Scientists have made a new and exciting discovery which may change the view on how a frog captures its prey.
The researchers have found that the tongue of a frog changes from watery thin to thick and sticky as the amphibian pulls in flies and insects conveniently into its mouth.
The tongue is also quite soft in nature. It is said to be nearly 10 times softer than the human tongue. This tenderness assists in keeping the saliva thick, as the insect gets drawn back to the mouth of the frog.
Frog Saliva Is A 'Sheer-Thinning' Fluid
The study was conducted by Alexis Noel, lead author of the study and postdoctoral fellow in Georgia Institute of Technology and his colleagues.
The research reveals the astonishing fact that frog saliva can change viscosity within moments, enabling the creature to successfully reel in insects in its mouth, without any body movement.
"For frogs, saliva seeps easily when it hits the insect, then thickens up during retraction. It's really an incredible process," explained Noel.
The researchers stated that the change in the viscosity takes place due to shearing forces on the saliva. Thus, the saliva can be called a non-Newtonian fluid.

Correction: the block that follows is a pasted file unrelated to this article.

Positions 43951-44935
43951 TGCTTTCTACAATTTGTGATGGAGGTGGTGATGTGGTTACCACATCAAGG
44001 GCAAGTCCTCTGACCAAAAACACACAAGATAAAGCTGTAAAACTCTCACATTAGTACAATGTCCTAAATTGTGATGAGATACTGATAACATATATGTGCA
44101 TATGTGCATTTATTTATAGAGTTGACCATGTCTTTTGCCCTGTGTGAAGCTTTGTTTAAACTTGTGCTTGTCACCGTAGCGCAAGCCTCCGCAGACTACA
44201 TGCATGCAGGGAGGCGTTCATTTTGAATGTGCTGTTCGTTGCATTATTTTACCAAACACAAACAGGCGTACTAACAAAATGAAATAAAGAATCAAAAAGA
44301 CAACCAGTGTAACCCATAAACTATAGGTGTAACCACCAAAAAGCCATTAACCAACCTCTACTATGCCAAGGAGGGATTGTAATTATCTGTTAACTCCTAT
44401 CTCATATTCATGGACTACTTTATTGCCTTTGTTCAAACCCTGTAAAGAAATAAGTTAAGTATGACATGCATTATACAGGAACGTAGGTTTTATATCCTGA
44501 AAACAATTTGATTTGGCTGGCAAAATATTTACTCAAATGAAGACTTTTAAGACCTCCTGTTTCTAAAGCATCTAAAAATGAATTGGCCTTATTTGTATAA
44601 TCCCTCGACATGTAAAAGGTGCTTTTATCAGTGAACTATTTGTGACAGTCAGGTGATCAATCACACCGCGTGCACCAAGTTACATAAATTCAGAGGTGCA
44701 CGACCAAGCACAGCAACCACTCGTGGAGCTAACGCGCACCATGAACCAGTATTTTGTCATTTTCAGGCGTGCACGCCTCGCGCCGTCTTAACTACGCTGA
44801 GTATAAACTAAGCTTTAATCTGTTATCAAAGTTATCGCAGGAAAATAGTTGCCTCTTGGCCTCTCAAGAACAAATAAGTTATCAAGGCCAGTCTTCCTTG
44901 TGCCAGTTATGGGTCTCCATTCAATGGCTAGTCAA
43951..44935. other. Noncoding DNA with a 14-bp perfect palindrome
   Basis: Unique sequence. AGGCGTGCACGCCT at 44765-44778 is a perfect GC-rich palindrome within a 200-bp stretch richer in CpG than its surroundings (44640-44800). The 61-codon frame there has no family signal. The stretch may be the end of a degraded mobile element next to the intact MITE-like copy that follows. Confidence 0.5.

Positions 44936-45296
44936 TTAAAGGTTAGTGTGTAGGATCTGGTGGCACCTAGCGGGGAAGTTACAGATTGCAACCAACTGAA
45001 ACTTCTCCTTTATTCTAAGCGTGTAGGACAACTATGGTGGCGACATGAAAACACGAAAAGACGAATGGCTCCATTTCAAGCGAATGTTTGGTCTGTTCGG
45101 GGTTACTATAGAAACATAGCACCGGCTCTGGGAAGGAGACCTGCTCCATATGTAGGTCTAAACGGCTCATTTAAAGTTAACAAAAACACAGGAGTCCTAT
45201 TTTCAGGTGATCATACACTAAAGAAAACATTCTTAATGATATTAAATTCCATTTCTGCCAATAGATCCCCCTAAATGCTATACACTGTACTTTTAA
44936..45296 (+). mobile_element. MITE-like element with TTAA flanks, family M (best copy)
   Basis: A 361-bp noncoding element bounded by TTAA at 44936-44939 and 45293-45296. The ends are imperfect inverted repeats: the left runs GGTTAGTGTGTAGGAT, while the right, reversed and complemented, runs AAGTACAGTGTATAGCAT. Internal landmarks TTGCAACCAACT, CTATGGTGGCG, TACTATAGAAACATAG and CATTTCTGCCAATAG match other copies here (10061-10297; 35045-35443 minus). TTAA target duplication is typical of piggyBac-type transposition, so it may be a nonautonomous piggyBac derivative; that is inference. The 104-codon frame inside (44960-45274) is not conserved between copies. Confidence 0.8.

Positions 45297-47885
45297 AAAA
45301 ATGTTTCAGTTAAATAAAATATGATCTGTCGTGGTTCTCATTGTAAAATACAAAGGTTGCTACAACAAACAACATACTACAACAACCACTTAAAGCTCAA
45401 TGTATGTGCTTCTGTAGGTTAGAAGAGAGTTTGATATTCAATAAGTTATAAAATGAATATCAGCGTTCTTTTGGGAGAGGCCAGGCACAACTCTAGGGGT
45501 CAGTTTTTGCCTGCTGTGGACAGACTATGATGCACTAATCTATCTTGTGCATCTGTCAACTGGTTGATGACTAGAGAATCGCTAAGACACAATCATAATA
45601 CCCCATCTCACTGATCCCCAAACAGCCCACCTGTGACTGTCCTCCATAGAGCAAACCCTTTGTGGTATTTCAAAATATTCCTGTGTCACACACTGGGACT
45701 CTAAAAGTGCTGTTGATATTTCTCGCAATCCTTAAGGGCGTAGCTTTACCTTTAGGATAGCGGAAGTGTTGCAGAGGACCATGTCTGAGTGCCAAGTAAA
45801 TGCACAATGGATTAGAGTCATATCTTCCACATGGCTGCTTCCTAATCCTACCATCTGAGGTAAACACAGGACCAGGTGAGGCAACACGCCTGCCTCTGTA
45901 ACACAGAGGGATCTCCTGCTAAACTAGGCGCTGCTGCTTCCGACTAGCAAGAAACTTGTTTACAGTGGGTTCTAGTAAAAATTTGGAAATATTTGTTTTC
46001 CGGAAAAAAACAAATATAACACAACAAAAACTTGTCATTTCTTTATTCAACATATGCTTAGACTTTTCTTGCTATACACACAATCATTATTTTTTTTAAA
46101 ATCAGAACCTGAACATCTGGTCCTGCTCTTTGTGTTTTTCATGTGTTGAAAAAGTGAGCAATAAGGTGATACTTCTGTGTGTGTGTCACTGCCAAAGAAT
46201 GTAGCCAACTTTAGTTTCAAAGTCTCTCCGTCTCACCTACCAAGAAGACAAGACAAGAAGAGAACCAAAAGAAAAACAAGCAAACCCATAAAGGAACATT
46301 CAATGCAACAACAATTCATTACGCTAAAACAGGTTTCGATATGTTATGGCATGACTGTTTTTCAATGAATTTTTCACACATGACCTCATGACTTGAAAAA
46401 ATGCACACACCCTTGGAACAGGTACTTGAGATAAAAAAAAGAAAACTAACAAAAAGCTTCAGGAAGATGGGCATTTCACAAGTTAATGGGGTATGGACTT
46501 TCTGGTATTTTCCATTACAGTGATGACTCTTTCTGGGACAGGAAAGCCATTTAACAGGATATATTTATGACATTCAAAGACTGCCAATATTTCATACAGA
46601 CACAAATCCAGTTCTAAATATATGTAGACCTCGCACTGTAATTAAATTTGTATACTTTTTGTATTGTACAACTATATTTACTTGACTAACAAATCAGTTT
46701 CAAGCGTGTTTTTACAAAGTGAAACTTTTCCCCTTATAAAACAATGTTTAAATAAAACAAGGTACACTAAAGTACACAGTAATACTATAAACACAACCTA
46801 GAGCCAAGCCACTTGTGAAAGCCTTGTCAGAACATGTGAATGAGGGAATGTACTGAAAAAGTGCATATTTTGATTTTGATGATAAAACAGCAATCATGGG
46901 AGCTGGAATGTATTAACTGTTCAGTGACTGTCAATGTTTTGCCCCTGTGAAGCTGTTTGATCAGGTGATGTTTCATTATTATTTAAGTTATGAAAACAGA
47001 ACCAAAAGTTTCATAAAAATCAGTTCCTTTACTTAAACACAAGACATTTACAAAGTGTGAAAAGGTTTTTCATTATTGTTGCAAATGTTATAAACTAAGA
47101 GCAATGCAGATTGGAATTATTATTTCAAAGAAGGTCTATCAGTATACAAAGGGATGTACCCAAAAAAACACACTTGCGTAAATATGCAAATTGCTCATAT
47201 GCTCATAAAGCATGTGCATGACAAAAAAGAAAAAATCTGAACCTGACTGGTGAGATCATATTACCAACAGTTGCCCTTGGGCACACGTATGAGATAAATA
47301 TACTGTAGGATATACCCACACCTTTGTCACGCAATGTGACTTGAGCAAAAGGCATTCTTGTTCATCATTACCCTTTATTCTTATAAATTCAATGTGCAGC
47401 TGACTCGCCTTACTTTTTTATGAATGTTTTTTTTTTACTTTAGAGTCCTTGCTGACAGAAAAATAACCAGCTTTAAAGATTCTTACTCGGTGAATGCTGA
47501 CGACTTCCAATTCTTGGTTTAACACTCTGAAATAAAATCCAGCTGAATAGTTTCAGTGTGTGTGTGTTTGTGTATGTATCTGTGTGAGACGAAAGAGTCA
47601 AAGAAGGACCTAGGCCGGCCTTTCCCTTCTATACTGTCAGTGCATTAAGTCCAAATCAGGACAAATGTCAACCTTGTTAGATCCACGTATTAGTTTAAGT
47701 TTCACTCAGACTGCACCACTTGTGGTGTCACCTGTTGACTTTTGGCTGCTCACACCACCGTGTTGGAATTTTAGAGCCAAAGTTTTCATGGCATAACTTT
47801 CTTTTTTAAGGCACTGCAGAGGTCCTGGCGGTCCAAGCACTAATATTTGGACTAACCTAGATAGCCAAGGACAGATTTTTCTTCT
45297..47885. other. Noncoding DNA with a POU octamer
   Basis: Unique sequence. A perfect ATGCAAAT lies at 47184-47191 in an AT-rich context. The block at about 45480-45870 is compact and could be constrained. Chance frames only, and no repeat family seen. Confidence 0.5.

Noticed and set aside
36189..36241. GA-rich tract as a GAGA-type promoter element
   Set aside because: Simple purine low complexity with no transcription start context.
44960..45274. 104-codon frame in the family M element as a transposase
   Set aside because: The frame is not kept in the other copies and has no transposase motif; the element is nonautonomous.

When the frog whips out its tongue at a high speed to catch its food, the shearing force thins the saliva to a large extent, making it possible to fill the crevices of the insect. While withdrawing the tongue back in its mouth, the saliva thickens up and becomes more viscous than honey.
Scientists were able to identify the accurate shear rate, when the viscosity descends after analyzing the saliva samples of at least 18 frogs. The samples were analyzed by a device known as the rheometer, which is an extremely sensitive device for evaluating fluid properties.
The thickness in frog saliva arises due to the presence of long-chain proteins giving it a more mucus-like consistency when compared to humans.
Noel also states that all the credit cannot be given to the saliva alone as the tongue plays a major role by acting like a bungee cord. The frog's tongue while pulling itself back stretches and deforms to keep the bug in contact.
Practical Applications Of Frog Saliva
The researchers suggest that the frog saliva could someday even help in designing an adhesive which is soft and would be able to work at high speeds.
"Maybe even on a conveyor belt in a manufacturing plant, if you had to pick up very delicate components very quickly," said Noel.
The authors received assistance from The Amphibian Foundation, a group working together to bring top researchers studying amphibian biology and conservation to find out the reasons behind their global decline.
The study was published in the Journal of the Royal Society Interface on Feb. 1.
To see how a frog tongue works, watch the video below and let us know what you think in the comments below.
Photo: Jo Garbutt | Flickr